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  1. mbinks89

    mbinks89 Active Member

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    Chalk it up or Chock it up

    Discussion in 'Word Mechanics' started by mbinks89, May 13, 2013.

    Example:

    Chock it up to Karma, . . .

    chalk it up to Karma, . . .
     
  2. mammamaia

    mammamaia nit-picker-in-chief Contributor

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    it's 'chalk'... as in writing it on a chalk board...

    'chock' has an entirely different meaning, as you could have learned, had you simply looked them both up in a dictionary... which is much faster than waiting for someone here to come along and tell you... ;)

    and 'karma' doesn't need to be capitalized...
     
  3. madhoca

    madhoca Contributing Member Contributor

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    I have only ever heard the expression "chalk it up to experience", since experience is something you can learn from and you may have learned skills/tactics which you can repeat in the future; karma, on the other hand, is not something you can learn from, being simply "fate" and outside our control...so I don't think the "chalk it up" makes sense or reads well here.
     
  4. jeepea

    jeepea Member

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    I think 'chalk it up to karma' works here. The beginning of the phrase, 'chalk it up to', is an idiom expressing a belief in causation as in "He's a chicken farmer who got food poisoning from eating fried chicken. Chalk it up to karma."
     
  5. mammamaia

    mammamaia nit-picker-in-chief Contributor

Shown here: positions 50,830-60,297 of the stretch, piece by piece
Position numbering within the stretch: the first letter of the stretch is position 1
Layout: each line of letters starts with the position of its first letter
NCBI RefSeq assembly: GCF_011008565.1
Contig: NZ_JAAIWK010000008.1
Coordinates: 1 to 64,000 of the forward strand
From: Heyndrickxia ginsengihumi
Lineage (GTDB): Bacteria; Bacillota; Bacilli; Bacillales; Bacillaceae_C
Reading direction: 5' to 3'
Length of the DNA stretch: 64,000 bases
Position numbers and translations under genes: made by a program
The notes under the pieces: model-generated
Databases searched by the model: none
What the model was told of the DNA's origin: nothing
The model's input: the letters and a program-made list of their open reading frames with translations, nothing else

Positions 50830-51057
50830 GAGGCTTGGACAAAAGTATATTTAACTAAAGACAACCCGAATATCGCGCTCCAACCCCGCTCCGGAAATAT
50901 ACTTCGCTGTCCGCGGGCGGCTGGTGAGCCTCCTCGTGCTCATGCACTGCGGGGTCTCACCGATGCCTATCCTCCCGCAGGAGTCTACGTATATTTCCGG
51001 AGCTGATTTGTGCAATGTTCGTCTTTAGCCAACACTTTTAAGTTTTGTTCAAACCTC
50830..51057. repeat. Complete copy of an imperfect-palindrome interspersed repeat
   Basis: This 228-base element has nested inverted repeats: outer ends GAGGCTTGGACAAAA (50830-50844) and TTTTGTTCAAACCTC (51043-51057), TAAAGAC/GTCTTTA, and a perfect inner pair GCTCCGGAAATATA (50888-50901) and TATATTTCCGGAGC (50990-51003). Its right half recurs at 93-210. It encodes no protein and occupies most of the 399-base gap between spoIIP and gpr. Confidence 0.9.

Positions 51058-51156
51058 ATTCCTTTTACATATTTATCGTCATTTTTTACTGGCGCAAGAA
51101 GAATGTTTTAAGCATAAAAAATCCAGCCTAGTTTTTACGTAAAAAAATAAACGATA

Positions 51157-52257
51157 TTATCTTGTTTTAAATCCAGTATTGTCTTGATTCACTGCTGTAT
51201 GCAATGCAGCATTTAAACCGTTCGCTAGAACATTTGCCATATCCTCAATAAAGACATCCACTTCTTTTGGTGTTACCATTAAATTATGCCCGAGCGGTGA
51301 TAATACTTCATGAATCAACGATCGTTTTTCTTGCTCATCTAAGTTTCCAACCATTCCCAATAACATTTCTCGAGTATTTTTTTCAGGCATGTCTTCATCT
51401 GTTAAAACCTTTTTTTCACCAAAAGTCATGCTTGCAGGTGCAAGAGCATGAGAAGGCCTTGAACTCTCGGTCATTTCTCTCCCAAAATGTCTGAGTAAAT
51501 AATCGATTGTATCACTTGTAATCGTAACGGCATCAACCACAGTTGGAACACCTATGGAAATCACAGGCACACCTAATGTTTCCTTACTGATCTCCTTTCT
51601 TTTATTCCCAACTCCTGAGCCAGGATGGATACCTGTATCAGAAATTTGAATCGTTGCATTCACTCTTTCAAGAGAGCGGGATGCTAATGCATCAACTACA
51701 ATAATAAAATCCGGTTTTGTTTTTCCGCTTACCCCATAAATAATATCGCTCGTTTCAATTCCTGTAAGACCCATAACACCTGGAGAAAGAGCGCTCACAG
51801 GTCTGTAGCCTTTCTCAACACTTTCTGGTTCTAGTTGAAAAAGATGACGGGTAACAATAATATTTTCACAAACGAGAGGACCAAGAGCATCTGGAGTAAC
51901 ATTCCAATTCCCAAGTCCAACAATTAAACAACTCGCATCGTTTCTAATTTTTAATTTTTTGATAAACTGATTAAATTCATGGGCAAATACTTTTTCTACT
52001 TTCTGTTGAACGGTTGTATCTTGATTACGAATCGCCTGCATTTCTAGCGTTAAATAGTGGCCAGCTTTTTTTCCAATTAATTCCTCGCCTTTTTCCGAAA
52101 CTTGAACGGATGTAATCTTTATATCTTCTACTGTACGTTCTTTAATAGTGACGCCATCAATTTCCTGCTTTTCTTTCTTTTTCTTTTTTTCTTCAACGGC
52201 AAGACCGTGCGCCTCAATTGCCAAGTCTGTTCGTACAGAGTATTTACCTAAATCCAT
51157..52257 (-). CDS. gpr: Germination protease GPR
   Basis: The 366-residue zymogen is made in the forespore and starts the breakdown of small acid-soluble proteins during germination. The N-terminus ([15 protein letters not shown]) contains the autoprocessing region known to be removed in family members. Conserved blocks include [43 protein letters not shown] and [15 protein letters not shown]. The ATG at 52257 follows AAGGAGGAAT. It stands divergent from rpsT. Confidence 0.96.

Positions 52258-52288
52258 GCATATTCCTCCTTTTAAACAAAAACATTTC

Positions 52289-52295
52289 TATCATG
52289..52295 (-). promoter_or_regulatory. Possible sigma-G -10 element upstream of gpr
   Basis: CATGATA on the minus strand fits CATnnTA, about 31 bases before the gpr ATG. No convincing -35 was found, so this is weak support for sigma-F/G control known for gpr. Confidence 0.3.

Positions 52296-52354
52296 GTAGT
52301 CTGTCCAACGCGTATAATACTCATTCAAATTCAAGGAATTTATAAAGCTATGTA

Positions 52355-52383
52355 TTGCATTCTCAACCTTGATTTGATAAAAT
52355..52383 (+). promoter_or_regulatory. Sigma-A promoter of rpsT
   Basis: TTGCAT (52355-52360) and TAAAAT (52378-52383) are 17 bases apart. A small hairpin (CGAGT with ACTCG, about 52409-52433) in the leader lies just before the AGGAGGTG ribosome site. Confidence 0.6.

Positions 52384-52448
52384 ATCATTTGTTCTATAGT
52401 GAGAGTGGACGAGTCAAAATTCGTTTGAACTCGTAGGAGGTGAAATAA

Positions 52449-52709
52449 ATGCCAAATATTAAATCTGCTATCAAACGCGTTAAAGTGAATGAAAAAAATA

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    i agree with jeepea... it simply means one can 'assign credit or blame' to whatever is named after that...
     
  6. madhoca

    madhoca Contributing Member Contributor

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    It's interesting that in British English it tends to be used to describe successes, or to learn something useful from an experience--the negative or simple cause/effect aspect is not really meant. I still don't see how you can learn something from karma = fate; it just is.
     
  7. Cogito

    Cogito Former Mod, Retired Supporter Contributor

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    This. And the fact that you had to ask is a clue that it's a metaphor on the way out. Chalkboards are becoming a rarity, so it's just a quaint, dimly understood expression to most people.

    On the other hand, beware of substituting too topical a metaphor. You might get away with saying, "Hashtag karma," but two years from now it might be laughable (to me it is anyway).
     
  8. mammamaia

    mammamaia nit-picker-in-chief Contributor

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    it's laughable to me now! :rolleyes:
     

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